These days, LinkedIn Sales Navigator is a must-have tool for any sales tech stack.
We’ll start off by explaining why that is the case. Then, you’ll get 7 actionable, helpful tips for prospecting on LinkedIn. By the end of this, you’ll walk away with a big-picture understanding of Sales Nav’s importance and a tactical grasp of using it.
Quick history lesson. Knowing the backstory puts it all into perspective.
LinkedIn was founded in 2002 by a fellow named Reid Hoffman. Within a year, he enlisted a founding core and raised capital from a little VC you may have heard of called Sequoia Capital
Fast forward 8 years. It’s 2011, and LinkedIn now has millions of users and goes public.
By 2013, at the age of 10, LinkedIn has 225 million users.
A few short years later, Microsoft announces the acquistion of LinkedIn for the modest price of 26.2 billion dollars.
Now, it the network has over 660 million members across the world.
Of those 660 million, about half of them log in at least once a month.
And of the ~300 million active monthly users, half of them are logging in once a week.
Can you think of a B2B database with more users?
Didn’t think so.
Here’s the takeaway: We discussed the ramifications of data decay in Face the Facts: Data Degradation is Killing Your Pipeline. While static databases degrade by 30% or more every year, LinkedIn is a “living database.” Meaning, it has users that keep the profiles up to date. While it’s not perfect data, it’s virtually unmatched by anyone else.
This fact is why prospecting on LinkedIn is a go-to solution for so many sales professionals.
Now, we’ll review the finer points of how you can squeeze the value out of their functionality.
Disclaimer: Again, LinkedIn isn’t perfect, but it’s the best bet for most companies as a data source. Keep in mind that if you sell to a vertical that has low LinkedIn user activity, you’re not going to see the same benefit as a highly engaged segment like Computer Software or Internet.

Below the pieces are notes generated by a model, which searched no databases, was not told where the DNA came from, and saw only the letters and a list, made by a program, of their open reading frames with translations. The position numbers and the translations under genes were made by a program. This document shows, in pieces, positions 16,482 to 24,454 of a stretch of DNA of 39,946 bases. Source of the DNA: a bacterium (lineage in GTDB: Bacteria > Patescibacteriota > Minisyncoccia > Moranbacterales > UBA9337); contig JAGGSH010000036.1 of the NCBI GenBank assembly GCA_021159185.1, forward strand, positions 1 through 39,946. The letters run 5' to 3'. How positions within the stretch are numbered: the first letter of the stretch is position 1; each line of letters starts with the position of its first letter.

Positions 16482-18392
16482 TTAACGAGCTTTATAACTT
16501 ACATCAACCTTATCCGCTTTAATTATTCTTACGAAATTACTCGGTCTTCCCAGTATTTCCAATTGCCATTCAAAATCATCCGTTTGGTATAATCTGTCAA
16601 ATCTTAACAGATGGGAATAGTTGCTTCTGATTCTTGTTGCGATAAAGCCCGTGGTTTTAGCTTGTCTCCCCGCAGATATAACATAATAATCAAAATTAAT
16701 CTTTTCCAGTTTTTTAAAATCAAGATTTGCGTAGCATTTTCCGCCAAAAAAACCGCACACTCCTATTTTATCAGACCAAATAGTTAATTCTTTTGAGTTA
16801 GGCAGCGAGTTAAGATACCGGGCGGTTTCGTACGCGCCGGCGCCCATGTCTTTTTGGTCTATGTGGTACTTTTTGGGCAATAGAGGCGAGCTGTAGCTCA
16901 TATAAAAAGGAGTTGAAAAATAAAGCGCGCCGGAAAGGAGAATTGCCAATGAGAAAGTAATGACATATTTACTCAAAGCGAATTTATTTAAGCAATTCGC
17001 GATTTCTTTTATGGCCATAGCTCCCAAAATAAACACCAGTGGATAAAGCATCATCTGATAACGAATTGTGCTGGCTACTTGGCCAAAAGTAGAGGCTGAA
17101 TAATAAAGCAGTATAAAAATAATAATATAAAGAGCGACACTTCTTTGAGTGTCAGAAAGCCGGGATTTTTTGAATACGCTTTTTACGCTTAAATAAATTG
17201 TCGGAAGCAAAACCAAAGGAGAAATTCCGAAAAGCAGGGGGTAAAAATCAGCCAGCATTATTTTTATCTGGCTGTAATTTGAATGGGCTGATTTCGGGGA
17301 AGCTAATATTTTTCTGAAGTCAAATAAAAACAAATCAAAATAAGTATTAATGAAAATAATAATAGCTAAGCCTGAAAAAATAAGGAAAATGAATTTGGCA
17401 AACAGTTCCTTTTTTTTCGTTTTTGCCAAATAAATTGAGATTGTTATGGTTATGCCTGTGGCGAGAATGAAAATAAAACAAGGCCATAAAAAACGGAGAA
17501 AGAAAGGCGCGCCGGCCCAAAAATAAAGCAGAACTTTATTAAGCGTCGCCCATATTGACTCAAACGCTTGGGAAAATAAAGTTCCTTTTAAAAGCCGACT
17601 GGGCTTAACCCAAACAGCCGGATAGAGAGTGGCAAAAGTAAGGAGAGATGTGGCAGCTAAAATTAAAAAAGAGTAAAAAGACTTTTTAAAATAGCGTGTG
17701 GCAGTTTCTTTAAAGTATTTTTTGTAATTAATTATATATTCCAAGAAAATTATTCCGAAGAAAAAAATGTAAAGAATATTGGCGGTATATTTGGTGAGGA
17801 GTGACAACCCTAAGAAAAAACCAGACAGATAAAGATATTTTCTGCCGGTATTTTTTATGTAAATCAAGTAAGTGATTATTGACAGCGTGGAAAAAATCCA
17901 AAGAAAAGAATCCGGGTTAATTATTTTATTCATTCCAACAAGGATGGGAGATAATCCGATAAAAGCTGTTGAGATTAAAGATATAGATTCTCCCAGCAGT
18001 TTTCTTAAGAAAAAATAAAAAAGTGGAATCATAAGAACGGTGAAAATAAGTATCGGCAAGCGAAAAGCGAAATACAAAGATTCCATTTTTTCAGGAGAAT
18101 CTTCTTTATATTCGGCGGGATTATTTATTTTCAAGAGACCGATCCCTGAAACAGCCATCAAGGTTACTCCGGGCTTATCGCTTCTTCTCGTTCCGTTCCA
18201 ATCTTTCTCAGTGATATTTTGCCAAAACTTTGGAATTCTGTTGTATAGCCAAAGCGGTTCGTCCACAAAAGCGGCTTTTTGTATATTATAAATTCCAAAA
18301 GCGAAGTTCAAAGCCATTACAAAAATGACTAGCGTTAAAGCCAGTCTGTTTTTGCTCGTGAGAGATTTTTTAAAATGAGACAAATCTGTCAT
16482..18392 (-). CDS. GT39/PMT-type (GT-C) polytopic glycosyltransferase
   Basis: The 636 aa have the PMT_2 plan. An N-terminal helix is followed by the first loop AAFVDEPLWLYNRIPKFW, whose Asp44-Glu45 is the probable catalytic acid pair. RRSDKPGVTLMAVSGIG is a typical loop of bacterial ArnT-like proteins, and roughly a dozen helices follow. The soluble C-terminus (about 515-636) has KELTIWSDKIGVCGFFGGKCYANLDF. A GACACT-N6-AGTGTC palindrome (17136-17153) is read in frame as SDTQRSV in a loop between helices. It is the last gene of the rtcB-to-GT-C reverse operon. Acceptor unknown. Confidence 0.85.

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Let’s start with the basics if you’re new.
So in the Sales Nav interface, it’s simple & intuitive to either build a search query for leads or accounts.
For leads (contacts), there are a number of options to choose from. Titles, keywords, geographies, and industries are used the most by everyday Sales Nav users.
To dig deeper, you can also use fields like “past company” which can help you find former clients. Segmenting by “years at current company” might also help you find stakeholders that hold more weight at their company.
And for accounts, you have the ability to leverage all types of filters. You can find more about account searches in How to Build a Target Account List with LinkedIn.
You can also build out what are referred to as “boolean” searches to tighten segmentation even further.
This means you can use:
This allows you to hone your search results with queries like (Director AND Sales) NOT (area OR regional). It’s always easier to tighten the search query than sift thru bad results.
Searching helps you find your targets. Lists helps you organize them.
For both contacts and accounts, you can leverage lists as a container for those records.
You might want to track a tiered lists of your target accounts, high value prospects, and so forth.
In particular, account-list building is especially powerful.
The reason for this is because you can create a list of accounts, and then search within those accounts.
You might be asking, “so what?”